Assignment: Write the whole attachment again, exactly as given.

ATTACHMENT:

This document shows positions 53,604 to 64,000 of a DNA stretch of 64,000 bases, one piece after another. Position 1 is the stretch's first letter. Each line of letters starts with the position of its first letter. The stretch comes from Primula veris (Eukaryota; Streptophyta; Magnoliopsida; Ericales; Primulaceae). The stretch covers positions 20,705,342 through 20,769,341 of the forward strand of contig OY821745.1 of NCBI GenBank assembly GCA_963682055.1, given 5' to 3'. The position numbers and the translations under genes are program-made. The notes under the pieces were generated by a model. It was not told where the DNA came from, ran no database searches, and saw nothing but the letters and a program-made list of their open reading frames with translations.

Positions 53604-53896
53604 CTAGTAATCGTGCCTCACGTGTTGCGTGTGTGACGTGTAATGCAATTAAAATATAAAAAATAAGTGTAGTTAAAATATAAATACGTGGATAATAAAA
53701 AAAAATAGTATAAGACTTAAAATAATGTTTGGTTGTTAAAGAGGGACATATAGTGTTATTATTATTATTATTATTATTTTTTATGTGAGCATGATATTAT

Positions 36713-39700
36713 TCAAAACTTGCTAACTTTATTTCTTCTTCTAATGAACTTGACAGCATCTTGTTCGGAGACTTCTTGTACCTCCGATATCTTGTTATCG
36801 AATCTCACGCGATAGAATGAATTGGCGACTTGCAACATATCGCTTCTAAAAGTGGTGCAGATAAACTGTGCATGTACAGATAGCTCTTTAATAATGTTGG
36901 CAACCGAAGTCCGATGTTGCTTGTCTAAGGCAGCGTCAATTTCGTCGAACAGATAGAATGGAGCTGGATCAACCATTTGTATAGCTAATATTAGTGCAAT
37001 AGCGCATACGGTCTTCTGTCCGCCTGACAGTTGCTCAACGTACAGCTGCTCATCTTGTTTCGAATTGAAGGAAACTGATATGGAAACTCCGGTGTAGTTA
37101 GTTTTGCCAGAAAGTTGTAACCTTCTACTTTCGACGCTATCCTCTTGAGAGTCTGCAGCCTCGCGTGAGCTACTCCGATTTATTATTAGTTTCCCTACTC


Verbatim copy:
This document shows positions 53,604 to 64,000 of a DNA stretch of 64,000 bases, one piece after another. Position 1 is the stretch's first letter. Each line of letters starts with the position of its first letter. The stretch comes from Primula veris (Eukaryota; Streptophyta; Magnoliopsida; Ericales; Primulaceae). The stretch covers positions 20,705,342 through 20,769,341 of the forward strand of contig OY821745.1 of NCBI GenBank assembly GCA_963682055.1, given 5' to 3'. The position numbers and the translations under genes are program-made. The notes under the pieces were generated by a model. It was not told where the DNA came from, ran no database searches, and saw nothing but the letters and a program-made list of their open reading frames with translations.

Positions 53604-53896
53604 CTAGTAATCGTGCCTCACGTGTTGCGTGTGTGACGTGTAATGCAATTAAAATATAAAAAATAAGTGTAGTTAAAATATAAATACGTGGATAATAAAA
53701 AAAAATAGTATAAGACTTAAAATAATGTTTGGTTGTTAAAGAGGGACATATAGTGTTATTATTATTATTATTATTATTTTTTATGTGAGCATGATATTAT

Positions 36713-39700
36713 TCAAAACTTGCTAACTTTATTTCTTCTTCTAATGAACTTGACAGCATCTTGTTCGGAGACTTCTTGTACCTCCGATATCTTGTTATCG
36801 AATCTCACGCGATAGAATGAATTGGCGACTTGCAACATATCGCTTCTAAAAGTGGTGCAGATAAACTGTGCATGTACAGATAGCTCTTTAATAATGTTGG
36901 CAACCGAAGTCCGATGTTGCTTGTCTAAGGCAGCGTCAATTTCGTCGAACAGATAGAATGGAGCTGGATCAACCATTTGTATAGCTAATATTAGTGCAAT
37001 AGCGCATACGGTCTTCTGTCCGCCTGACAGTTGCTCAACGTACAGCTGCTCATCTTGTTTCGAATTGAAGGAAACTGATATGGAAACTCCGGTGTAGTTA
37101 GTTTTGCCAGAAAGTTGTAACCTTCTACTTTCGACGCTATCCTCTTGAGAGTCTGCAGCCTCGCGTGAGCTACTCCGATTTATTATTAGTTTCCCTACTC